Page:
Solving equations with fractions


New member
Jan 20, 2010
Hello, I need help with a question that I am working on. I tried to multiply both sides of the equation by the LCD. But I am not sure how to do that in this type of problem.

Here is the problem: Solve.
3(x-5)/2 = 2(x+5)/3

Here is what i got
9(3x-15) = 4(2x+10)

Thanks for you time and help!


Super Moderator
Staff member
Oct 6, 2005
Hi naevino:

You're correct; multiply both sides of the given equation by the LCD.

The LCD is 6, right?

\(\displaystyle \frac{6}{1} \cdot \frac{3(x - 5)}{2} \;=\; \frac{6}{1} \cdot \frac{2(x + 5)}{3}\)

Is this what you tried?

(Your result looks like you accomplished multiplying the lefthand side by 81 and the righthand side by 12.)

Do you see the cancellations that take place above, to get rid of the fractions in this exercise?

Okay! I think I see what you might have done. AFTER you canceled the denominators, you multiplied by 3 twice, and you multiplied by 2 twice.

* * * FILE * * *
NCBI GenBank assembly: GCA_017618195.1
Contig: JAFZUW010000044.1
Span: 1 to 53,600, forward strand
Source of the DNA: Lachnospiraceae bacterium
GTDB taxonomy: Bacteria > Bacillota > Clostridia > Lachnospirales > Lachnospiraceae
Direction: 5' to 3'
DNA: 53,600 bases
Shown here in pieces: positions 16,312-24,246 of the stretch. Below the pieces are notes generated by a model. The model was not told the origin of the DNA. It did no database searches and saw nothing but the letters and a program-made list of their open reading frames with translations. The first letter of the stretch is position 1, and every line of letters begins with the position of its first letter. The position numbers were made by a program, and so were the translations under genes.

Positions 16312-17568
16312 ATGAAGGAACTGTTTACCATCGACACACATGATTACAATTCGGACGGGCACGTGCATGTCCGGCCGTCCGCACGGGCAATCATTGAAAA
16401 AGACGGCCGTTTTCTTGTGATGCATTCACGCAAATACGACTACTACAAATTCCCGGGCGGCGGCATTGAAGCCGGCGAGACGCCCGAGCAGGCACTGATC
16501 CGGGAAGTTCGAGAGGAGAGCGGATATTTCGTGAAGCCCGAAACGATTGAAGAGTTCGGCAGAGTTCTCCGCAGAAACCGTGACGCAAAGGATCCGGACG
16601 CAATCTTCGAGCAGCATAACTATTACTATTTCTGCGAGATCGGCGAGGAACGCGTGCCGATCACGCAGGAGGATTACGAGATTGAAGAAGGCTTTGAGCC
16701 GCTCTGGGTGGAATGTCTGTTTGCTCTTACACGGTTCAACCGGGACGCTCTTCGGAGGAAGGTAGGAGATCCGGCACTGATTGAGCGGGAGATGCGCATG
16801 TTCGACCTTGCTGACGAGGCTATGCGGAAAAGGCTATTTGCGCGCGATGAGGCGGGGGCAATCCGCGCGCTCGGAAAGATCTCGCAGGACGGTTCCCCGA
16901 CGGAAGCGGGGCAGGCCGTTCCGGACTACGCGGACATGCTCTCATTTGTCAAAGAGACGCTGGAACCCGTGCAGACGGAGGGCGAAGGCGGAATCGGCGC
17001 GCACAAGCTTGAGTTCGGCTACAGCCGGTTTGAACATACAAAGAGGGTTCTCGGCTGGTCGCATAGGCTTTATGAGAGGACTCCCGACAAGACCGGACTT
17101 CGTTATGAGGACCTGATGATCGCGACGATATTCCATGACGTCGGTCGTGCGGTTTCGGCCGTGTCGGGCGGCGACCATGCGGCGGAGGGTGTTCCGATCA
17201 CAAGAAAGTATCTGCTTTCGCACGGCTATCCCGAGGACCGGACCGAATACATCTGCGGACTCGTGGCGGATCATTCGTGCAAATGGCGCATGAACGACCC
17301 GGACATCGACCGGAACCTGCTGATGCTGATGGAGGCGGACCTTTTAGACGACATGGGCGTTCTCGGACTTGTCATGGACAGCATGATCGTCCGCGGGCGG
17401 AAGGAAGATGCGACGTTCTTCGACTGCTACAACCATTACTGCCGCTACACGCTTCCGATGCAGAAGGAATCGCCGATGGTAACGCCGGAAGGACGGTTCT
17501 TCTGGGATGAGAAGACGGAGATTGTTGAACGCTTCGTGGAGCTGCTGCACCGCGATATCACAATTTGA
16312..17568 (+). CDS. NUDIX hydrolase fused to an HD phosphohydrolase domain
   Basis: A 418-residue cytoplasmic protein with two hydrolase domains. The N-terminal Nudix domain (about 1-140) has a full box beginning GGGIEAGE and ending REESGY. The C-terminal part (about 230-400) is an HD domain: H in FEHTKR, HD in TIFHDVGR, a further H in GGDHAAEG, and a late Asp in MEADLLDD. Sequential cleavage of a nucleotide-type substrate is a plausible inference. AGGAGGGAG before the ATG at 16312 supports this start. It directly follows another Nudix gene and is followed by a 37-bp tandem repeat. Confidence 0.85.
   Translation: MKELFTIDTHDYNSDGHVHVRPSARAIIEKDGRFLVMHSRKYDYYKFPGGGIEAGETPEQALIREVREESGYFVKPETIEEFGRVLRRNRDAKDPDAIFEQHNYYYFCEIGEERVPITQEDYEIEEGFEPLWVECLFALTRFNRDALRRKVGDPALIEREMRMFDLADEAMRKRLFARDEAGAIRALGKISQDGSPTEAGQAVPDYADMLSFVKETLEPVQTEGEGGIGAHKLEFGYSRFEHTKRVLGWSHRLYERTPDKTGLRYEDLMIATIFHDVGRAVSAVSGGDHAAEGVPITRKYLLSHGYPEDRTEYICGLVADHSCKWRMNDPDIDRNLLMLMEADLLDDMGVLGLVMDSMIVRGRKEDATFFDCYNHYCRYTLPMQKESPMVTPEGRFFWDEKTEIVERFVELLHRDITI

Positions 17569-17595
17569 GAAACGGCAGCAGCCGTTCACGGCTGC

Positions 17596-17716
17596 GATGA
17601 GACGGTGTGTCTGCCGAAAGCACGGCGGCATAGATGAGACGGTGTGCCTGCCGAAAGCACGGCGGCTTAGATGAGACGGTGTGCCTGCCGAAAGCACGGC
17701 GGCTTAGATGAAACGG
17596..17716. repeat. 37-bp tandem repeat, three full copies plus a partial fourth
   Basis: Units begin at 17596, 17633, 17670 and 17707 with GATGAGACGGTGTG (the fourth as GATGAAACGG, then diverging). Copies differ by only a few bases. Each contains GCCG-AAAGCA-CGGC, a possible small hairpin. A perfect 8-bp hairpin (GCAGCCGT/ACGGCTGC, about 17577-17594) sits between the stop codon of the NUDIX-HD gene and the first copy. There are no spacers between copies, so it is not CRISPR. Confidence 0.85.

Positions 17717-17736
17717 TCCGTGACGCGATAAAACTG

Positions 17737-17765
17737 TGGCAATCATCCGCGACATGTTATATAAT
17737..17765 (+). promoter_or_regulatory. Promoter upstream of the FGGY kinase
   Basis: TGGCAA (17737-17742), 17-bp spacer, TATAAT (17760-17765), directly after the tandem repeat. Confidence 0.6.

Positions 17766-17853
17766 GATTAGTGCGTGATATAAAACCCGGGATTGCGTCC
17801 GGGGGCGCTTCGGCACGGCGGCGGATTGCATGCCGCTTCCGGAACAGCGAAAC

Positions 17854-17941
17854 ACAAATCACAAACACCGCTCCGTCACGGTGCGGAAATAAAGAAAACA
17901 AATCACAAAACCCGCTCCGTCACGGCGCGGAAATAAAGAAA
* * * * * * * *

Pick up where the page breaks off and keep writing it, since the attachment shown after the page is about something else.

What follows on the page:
In other words, when you multiplied 3*[3(x - 5)], you multiplied both the 3 and the (x - 5) by 3. That's not correct.

We multiply what's inside the square brackets by 3:

3*3*(x - 5) = 9(x - 5)

That's all there is to it. (Remember the Order of Operations?)

Likewise: 2*[2*(x + 5)] is 2*2*(x + 5) = 4(x + 5)

Now you've got the following.

9(x - 5) = 4(x + 5)

Let us know, if you still need help.

If you get a value for x, you can check it by substituting it for x in the original equation, followed by doing the arithmetic on each side to see whether or not they're equal.

Cheers ~ Mark